Charles Inglin's Reviews > The Marne, 1914: The Opening of World War I and the Battle That Changed the World

The Marne, 1914 by Holger H. Herwig
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Jul 27, 11

Read from July 16 to 27, 2011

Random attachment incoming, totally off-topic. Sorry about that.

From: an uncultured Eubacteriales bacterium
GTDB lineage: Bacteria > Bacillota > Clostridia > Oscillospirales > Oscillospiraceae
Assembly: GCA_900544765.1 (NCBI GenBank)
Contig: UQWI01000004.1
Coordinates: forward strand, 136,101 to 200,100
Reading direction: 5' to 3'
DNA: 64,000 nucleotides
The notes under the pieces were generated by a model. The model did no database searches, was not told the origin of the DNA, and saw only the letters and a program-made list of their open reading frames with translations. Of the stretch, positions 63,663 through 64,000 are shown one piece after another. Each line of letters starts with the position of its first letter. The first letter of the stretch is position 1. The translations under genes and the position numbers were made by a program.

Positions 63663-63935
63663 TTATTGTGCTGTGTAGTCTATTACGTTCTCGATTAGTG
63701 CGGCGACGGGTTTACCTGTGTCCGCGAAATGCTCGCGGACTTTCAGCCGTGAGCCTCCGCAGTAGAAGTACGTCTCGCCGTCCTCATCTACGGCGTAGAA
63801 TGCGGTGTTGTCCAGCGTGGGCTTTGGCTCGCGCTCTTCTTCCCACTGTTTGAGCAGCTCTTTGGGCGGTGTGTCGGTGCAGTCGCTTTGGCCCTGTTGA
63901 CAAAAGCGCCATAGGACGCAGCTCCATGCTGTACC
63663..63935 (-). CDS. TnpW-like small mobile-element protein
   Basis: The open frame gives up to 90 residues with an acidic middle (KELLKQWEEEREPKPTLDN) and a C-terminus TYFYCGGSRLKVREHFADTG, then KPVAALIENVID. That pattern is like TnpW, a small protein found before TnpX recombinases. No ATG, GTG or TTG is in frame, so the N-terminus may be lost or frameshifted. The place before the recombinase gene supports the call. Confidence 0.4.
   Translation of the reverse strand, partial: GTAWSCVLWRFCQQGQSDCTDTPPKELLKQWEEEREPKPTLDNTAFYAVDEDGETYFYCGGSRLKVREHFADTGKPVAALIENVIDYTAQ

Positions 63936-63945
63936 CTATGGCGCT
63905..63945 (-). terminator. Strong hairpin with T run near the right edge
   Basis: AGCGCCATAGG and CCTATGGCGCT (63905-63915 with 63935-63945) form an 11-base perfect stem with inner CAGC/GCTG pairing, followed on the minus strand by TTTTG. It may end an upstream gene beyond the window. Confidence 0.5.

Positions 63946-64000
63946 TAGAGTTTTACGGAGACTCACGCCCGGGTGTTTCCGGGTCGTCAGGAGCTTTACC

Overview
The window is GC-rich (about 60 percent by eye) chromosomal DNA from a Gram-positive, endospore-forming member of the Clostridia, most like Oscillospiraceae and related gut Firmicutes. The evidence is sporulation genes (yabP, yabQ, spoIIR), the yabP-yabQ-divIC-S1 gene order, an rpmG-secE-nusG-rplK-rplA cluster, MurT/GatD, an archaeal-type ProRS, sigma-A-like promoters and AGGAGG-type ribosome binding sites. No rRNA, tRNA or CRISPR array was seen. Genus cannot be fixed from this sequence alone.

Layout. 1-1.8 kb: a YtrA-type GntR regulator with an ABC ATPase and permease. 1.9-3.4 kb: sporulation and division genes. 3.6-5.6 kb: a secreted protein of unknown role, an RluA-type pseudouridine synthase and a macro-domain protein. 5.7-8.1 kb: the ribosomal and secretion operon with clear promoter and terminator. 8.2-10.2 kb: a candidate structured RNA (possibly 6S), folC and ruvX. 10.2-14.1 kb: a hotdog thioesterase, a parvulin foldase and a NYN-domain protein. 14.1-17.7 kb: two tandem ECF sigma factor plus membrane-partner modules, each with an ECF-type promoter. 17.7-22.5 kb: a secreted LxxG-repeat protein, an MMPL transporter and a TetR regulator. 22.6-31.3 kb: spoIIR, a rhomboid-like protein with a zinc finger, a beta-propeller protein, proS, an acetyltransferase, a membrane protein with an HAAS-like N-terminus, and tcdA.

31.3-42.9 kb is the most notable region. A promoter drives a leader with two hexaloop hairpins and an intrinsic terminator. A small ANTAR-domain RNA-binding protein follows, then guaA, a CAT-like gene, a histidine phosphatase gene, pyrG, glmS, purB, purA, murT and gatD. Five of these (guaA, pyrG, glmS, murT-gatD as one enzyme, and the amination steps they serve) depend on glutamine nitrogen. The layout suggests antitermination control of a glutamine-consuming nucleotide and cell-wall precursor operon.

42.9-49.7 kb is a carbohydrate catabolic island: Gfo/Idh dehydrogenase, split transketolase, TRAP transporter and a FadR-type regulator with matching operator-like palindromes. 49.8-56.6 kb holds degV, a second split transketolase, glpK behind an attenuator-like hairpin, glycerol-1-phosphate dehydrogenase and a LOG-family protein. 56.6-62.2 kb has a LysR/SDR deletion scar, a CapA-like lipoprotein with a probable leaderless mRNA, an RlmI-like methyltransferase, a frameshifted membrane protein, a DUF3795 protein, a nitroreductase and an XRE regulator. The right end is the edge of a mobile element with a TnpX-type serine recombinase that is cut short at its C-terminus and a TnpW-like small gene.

A very readable account of the opening moves of World War I. Detailed enough for a historical account, lively enough to keep you turning pages. Particularly interesting to me was the depiction of the personalities, Joffre, von Moltke, Gallieni, von Kluck, Castelnau, von Bulow, and how their strengths and weakness, assumptions, hubris, and sometimes pettiness affected the outcome of the battle. The German side was particularly interesting and surprising, given their reputation for efficiency. Having developed a plan that relied on coordinating the movements of armies on a wide front, they, incredibly, failed to develop anything like an effective communication system between the armies and the high command far behind the lines, and between the armies themselves. As the author points out, had one sie or the other achieved a clear cut victory at the Marne and ended the war, the entire history ofthe 20th century would have been altered.
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